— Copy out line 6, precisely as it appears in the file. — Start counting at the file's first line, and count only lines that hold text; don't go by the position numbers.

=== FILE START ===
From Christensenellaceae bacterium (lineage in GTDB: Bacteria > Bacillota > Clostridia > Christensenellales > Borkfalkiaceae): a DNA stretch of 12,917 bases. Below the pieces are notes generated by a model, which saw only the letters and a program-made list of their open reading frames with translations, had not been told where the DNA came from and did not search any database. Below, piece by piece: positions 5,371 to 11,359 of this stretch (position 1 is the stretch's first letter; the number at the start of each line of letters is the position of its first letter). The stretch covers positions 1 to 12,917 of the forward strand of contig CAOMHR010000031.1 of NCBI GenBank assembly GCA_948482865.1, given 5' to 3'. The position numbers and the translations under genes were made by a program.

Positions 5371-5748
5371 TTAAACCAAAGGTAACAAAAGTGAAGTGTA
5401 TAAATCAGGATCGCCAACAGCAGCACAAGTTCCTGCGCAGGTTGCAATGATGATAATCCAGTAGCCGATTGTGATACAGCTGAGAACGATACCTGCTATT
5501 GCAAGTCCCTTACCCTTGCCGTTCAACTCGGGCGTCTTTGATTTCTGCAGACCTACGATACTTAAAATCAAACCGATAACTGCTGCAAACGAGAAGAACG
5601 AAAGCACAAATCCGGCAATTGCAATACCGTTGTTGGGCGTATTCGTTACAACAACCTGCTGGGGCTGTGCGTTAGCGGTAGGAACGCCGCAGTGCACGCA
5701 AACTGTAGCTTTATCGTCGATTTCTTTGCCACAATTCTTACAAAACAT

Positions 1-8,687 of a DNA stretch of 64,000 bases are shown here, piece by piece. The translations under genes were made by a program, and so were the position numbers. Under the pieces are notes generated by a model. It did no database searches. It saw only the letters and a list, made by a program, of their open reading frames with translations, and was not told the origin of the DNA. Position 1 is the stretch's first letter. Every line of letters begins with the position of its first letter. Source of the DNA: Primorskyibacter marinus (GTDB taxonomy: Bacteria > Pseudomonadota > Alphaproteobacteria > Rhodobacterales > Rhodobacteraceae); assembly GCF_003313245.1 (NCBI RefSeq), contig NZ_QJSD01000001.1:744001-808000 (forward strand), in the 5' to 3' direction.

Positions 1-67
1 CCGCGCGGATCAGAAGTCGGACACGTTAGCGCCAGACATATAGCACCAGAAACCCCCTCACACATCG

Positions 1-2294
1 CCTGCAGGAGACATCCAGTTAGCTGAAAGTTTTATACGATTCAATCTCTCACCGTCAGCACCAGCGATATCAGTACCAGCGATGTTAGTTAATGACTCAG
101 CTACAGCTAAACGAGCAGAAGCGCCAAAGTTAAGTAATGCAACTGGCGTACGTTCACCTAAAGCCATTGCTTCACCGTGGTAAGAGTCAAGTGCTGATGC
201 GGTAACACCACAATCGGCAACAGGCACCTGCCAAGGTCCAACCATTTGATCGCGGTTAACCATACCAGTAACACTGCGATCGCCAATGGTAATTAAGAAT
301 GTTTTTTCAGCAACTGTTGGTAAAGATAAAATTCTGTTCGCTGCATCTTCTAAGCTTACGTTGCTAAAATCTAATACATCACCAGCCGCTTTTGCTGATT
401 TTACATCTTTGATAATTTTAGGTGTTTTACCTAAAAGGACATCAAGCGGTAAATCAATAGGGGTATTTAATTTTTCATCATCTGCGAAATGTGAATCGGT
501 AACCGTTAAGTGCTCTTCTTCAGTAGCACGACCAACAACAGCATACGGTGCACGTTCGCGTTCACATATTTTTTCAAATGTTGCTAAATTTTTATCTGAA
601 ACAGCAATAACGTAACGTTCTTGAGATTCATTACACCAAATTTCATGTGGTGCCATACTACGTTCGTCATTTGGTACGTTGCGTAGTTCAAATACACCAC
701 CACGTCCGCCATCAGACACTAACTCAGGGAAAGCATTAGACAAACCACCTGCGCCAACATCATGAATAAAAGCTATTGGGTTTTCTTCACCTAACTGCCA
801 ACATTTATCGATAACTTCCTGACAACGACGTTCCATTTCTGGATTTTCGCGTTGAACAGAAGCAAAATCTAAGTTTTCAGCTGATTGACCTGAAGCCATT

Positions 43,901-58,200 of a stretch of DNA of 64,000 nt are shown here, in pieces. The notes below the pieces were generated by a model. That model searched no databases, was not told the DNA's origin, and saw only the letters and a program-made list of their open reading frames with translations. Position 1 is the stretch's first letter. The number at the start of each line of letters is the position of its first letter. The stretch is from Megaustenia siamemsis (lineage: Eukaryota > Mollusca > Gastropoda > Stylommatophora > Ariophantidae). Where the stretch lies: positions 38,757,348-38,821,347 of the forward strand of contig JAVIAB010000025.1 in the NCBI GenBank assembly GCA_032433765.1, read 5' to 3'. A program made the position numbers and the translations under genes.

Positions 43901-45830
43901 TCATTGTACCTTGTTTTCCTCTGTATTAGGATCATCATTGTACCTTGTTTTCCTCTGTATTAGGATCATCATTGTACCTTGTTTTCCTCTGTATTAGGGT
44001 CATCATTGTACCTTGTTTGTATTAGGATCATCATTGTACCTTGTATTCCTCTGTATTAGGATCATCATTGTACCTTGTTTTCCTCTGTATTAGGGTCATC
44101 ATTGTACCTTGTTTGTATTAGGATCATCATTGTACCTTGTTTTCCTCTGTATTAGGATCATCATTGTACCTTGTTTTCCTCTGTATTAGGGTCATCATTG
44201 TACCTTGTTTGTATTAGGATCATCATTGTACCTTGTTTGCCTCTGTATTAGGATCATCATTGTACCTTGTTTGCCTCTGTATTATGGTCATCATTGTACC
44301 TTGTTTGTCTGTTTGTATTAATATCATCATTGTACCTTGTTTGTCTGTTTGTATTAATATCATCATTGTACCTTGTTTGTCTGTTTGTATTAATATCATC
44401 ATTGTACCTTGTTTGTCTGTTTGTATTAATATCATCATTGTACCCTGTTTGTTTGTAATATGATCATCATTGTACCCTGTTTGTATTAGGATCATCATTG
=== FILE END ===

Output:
5601 AAAGCACAAATCCGGCAATTGCAATACCGTTGTTGGGCGTATTCGTTACAACAACCTGCTGGGGCTGTGCGTTAGCGGTAGGAACGCCGCAGTGCACGCA